“Further funding for learning support roles in school is important, but its only one step, the Government needs to do more to ensure we better attract people into teaching and retain our best teachers.”
Late this evening it has been confirmed that NZEI members overwhelmingly voted to progress rolling regional strikes from Monday 12 November to Friday 16 November, National’s spokesperson for Education Nikki Kaye says.
“This is the second strike following on from the strike in mid-August. National has previously raised questions about the Government’s collective bargaining for primary and secondary teachers. Other groups in the public sector like the New Zealand Police have been offered more, and the Government created massive expectations for teachers during the election campaign that they are now failing to meet.
“It has also been confirmed this week that the Government has withheld costing information about the offer from both NZEI and the PPTA over several months.
“I understand NZEI have only recently received detailed costing information on each element of the offer. This has made it harder in my view to reach a settlement as there has been some uncertainty about the scale of what has actually been on the table.
“The Government has committed billions of dollars for tertiary students, has billions more cash in surplus so they should be able to give teachers a better offer.
“I believe there is huge public support for teachers getting more. National didn’t have the same options that Labour has but now that New Zealand has larger surpluses we have options.
“The pay and conditions in this collective bargaining will be a major lever to resolve teacher shortages. If the Government can’t improve the offer it will also be making it harder to staff schools in the future.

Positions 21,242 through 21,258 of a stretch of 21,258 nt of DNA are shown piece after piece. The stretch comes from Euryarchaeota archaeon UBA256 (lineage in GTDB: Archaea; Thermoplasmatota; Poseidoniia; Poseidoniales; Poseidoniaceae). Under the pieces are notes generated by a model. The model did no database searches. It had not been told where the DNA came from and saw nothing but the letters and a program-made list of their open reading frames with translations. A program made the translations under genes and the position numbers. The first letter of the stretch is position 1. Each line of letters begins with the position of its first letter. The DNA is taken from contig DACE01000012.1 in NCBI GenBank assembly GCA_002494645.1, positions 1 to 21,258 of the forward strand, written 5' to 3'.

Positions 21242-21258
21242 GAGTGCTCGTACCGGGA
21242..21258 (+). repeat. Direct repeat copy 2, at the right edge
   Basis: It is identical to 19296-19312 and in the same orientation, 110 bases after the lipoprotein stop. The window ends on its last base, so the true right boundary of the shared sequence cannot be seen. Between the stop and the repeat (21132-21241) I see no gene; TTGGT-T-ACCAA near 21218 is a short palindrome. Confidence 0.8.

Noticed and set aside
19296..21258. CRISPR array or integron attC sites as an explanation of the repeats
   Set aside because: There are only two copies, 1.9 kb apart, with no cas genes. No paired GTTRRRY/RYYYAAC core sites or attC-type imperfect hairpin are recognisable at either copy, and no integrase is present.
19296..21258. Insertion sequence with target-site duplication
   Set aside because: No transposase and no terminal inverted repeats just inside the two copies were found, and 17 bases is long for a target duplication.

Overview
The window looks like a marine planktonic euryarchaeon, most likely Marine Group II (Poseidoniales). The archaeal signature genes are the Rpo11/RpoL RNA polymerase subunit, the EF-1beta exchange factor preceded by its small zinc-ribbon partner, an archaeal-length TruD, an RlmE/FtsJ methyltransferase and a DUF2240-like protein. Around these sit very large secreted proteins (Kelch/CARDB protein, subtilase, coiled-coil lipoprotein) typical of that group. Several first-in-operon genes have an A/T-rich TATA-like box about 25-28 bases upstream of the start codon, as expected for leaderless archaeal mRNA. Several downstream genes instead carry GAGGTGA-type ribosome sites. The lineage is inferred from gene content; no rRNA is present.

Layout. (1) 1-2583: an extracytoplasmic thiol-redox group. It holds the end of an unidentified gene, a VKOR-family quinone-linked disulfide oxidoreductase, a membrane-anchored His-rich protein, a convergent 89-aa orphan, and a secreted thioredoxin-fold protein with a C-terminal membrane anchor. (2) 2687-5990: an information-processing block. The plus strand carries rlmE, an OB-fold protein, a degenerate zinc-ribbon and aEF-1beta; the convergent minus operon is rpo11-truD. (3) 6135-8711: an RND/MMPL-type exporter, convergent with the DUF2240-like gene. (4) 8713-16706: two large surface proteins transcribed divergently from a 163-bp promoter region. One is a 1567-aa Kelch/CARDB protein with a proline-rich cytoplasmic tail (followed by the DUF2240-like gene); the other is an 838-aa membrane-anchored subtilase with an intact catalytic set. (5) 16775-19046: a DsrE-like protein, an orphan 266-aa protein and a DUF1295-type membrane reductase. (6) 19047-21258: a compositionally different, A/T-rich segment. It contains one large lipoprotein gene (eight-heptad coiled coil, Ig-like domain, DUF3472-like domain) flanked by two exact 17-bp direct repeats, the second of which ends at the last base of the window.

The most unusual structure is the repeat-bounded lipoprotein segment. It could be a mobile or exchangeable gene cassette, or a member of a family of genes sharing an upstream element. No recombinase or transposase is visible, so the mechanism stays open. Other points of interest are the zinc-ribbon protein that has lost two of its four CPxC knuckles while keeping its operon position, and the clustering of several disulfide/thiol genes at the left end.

“I’ve raised issues in the past around the Government’s planning for the strikes. The Government must make sure it is adequately planning for the strikes to ensure that children are properly supervised. Strikes can make planning very difficult for some families who struggle to find adequate supervision for their children or get leave from work.
“It also needs to improve on the situation during the last teacher strikes, when the Ministry of Education had a lack of data about which schools were closing and which weren’t.
“As we move towards the strikes, the Government needs to improve the salary offer to teachers and ensure it includes firm commitments and a timeline around special education support. The Government also needs to also improve their support and planning ahead of the strikes to minimise disruption for students and parents.”
There are serious questions that need to be answered by Government agencies regarding the method of brake testing on Waiheke Island, Auckland Central MP Nikki Kaye says.
“This is a significant issue because it cuts to the heart of people’s confidence in vehicle safety.
“Media reports today demonstrate that there is confusion and a lack of clarity around the brake testing system for Waiheke Island.